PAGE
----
I. Declining from the public ways, walk in unfrequented paths. By this it is to be understood that those who desire wisdom must seek it in solitude. The initiatic journey is one of isolation and exploration along paths taken by very few.
II. Govern your tongue before all other things, following the gods. Here Pythagoras warns us that words have a tendency to misrepresent our true Self. If a thought or argument cannot be articulated clearly and properly without sentimental bias or emotional clouding, it is best to remain in silence.
III. The wind blowing, adore the sound. We are reminded to take a moment to appreciate the “voice” of the elements. All things in Nature manifest through harmony, rhythm, and order and through attuning ourselves to Nature’s expressions we are confronted with the very principles of Divine law.
IV. Assist a man in raising a burden; but do not assist him in laying it down. This aphorism instructs the initiate to help those who despite their failings are industrious in attempting to better themselves or their situation, but to never assist those who seek to evade and hide from their problems. In other words, aid the diligent and not the indolent.
V. Speak not about Pythagoric concerns without light. A simple warning to not attempt to interpret the mysteries of God and embark on the initiatic path without first seeking spiritual and intellectual illumination. Furthermore, all of the initiate’s Great Work must operate in spiritual and moral alignment with the Divine.
VI. Having departed from your house, turn not back; for the furies will be your attendants. Pythagoras here warns us that once the initiatic path is taken, it must be completed to fruition. Turning back from the path of spiritual enlightenment and returning to our former ways of bestial vice and ignorance will cause one to suffer exceedingly; as stated by Iamblichus, ” it is far better to know nothing about Divinity than to learn a little and stop without learning all.” There is no place for dabblers on the initiatic path.
VII. Nourish a cock, but sacrifice it not; for it is sacred to the sun and moon. Here the cock is to be understood as a symbol of our body as well as our worldly ambitions. At face value this aphorism warns us against sacrificing living things to the gods. Life is the sacred product of the union of the masculine(Sun) and the feminine (Moon) principles of Divinity and should not be destroyed by man. As such it is also a plea against suicide. It is also an instruction for the initiate to continue to nourish his physical body and worldly ambitions and actions and not to “sacrifice” these along his journey. Giving up or sacrificing the cock is symbolic of foregoing our desire to wake in the morning, our desire to live. Even when we have reached the point to where the Universe has unveiled its mysteries and all that is physical seems trivial we should continually strive to understand the mystery of life.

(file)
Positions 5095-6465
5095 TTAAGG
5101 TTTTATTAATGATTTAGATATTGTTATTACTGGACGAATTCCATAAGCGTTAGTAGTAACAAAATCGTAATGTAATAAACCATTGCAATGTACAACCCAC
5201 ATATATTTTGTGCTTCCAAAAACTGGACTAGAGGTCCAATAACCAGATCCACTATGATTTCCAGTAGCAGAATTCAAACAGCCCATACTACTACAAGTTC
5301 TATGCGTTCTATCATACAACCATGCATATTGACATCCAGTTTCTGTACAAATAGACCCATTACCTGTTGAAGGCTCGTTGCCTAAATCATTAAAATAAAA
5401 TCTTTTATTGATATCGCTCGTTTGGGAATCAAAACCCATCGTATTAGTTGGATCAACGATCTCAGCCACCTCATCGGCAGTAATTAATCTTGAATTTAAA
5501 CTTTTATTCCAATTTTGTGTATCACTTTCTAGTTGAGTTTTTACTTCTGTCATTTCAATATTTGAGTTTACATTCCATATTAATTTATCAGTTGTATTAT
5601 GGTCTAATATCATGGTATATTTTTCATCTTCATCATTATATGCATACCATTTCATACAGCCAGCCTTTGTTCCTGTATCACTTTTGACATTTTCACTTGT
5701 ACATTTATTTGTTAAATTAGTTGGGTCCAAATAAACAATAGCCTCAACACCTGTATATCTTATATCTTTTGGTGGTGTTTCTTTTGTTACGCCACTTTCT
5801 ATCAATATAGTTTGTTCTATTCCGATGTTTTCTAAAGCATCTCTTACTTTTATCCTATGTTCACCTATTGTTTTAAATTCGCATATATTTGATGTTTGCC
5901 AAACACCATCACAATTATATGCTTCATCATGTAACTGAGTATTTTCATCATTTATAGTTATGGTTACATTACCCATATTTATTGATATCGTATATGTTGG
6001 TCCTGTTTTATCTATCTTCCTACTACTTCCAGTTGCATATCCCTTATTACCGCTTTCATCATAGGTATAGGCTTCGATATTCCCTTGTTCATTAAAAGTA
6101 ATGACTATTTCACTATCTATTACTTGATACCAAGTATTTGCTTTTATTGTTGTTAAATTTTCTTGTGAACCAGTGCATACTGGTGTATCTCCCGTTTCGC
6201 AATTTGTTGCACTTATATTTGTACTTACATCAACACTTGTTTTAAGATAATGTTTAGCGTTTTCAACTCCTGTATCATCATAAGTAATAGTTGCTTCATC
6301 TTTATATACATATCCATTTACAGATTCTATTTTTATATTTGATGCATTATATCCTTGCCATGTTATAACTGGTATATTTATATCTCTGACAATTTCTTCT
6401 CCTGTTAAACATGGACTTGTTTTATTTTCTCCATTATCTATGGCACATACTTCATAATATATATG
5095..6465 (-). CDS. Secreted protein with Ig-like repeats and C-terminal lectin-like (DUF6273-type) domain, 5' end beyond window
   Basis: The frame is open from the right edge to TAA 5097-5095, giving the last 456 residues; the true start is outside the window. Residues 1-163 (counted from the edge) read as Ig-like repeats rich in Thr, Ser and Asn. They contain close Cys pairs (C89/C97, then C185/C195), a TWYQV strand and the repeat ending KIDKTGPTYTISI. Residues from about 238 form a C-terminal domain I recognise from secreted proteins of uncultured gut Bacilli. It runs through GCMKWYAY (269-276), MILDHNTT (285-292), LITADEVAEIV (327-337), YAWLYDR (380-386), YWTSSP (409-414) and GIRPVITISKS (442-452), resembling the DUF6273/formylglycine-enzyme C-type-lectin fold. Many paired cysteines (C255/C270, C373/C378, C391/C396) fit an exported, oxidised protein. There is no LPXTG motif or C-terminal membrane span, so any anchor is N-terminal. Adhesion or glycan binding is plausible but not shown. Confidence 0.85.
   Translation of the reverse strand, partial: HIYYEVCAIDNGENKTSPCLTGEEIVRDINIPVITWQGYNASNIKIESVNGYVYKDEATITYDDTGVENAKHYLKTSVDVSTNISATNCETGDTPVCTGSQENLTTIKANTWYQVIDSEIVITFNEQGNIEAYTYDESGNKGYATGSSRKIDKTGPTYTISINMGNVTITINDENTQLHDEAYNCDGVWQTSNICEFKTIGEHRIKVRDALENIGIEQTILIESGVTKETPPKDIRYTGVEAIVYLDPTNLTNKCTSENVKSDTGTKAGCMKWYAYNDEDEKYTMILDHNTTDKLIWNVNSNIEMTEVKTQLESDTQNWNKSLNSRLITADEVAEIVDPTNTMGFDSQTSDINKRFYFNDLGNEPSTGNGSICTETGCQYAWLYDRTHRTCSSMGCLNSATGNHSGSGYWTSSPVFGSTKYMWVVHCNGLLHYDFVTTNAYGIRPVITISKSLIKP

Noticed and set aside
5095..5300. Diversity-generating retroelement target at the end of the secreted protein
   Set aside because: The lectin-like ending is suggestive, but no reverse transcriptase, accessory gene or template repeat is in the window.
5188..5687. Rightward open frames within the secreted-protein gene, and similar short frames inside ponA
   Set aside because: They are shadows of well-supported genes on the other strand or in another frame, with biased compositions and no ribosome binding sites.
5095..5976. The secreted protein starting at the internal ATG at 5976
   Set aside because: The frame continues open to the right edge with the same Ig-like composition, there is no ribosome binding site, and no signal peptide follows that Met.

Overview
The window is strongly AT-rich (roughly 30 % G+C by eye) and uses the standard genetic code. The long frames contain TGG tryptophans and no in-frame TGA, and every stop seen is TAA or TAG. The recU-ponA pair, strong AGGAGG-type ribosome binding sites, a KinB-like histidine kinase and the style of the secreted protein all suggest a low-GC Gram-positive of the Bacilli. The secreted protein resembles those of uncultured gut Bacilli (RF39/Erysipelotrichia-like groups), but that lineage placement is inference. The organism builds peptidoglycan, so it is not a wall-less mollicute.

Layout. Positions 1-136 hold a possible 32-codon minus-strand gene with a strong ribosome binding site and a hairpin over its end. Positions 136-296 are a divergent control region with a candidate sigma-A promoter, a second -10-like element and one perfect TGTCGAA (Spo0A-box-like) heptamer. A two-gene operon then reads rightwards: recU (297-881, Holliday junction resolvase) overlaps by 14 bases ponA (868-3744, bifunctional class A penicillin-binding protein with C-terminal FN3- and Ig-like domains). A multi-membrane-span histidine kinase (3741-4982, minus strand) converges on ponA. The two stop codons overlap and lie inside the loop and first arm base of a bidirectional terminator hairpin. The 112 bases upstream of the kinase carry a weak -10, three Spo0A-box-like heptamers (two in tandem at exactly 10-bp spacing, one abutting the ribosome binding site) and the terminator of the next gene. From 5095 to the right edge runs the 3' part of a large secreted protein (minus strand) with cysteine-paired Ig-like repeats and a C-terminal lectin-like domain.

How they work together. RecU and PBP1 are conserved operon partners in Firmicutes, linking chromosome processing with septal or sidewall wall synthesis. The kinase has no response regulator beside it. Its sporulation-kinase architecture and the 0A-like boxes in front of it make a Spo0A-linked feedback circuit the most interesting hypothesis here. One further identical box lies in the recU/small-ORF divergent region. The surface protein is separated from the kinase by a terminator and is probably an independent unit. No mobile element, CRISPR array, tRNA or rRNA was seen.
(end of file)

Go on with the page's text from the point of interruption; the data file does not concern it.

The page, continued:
VIII. Receive not a swallow into your house. This aphorism instructs the initiate to not allow drifting thoughts to flutter into his mind, nor shiftless people enter his life. The symbolism of the swallow can be interpreted as either a good or bad omen, but at all levels relates to rather material and shallow sentiments.
IX. Offer not your right hand easily to anyone. Pythagoras warns us to keep our own counsel and not offer wisdom (our right hand) to those incapable of appreciating it. Be prudent with whom you share the wisdom of the mysteries with, for, let us not forget that there are those who will indeed bite the hand that feeds them.
X. When rising from the bedclothes, roll them together, and obliterate the impression of the body. This aphorism is directed to those who have awoken from the sleep of ignorance. It instructs the awoken individual to eliminate from their recollection all memory of their former spiritual darkness. Iamblichus writes that “a wise man in passing leaves no form behind him which others less intelligent, seeing, shall use as a mold for the casting of idols.”
** The bold italic phrases are attributed to Pythagoras while my commentary following the 10 aphorisms is based on Iamblichus’ interpretation.